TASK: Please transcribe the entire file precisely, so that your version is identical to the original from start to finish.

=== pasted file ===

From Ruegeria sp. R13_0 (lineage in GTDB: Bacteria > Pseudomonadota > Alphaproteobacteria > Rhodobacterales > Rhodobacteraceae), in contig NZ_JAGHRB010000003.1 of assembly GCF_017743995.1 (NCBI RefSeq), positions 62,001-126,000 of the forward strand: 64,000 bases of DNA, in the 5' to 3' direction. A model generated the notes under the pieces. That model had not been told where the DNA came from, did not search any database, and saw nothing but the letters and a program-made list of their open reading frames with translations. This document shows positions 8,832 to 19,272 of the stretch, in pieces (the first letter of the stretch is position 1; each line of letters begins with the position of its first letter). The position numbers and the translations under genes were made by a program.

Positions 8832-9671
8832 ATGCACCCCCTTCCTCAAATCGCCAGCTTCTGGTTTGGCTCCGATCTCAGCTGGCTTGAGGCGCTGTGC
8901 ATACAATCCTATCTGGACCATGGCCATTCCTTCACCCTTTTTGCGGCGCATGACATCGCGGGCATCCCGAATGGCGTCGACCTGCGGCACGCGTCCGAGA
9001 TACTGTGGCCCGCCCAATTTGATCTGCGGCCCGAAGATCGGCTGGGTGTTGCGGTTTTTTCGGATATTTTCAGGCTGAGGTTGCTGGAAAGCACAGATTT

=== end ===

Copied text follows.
From Ruegeria sp. R13_0 (lineage in GTDB: Bacteria > Pseudomonadota > Alphaproteobacteria > Rhodobacterales > Rhodobacteraceae), in contig NZ_JAGHRB010000003.1 of assembly GCF_017743995.1 (NCBI RefSeq), positions 62,001-126,000 of the forward strand: 64,000 bases of DNA, in the 5' to 3' direction. A model generated the notes under the pieces. That model had not been told where the DNA came from, did not search any database, and saw nothing but the letters and a program-made list of their open reading frames with translations. This document shows positions 8,832 to 19,272 of the stretch, in pieces (the first letter of the stretch is position 1; each line of letters begins with the position of its first letter). The position numbers and the translations under genes were made by a program.

Positions 8832-9671
8832 ATGCACCCCCTTCCTCAAATCGCCAGCTTCTGGTTTGGCTCCGATCTCAGCTGGCTTGAGGCGCTGTGC
8901 ATACAATCCTATCTGGACCATGGCCATTCCTTCACCCTTTTTGCGGCGCATGACATCGCGGGCATCCCGAATGGCGTCGACCTGCGGCACGCGTCCGAGA
9001 TACTGTGGCCCGCCCAATTTGATCTGCGGCCCGAAGATCGGCTGGGTGTTGCGGTTTTTTCGGATATTTTCAGGCTGAGGTTGCTGGAAAGCACAGATTT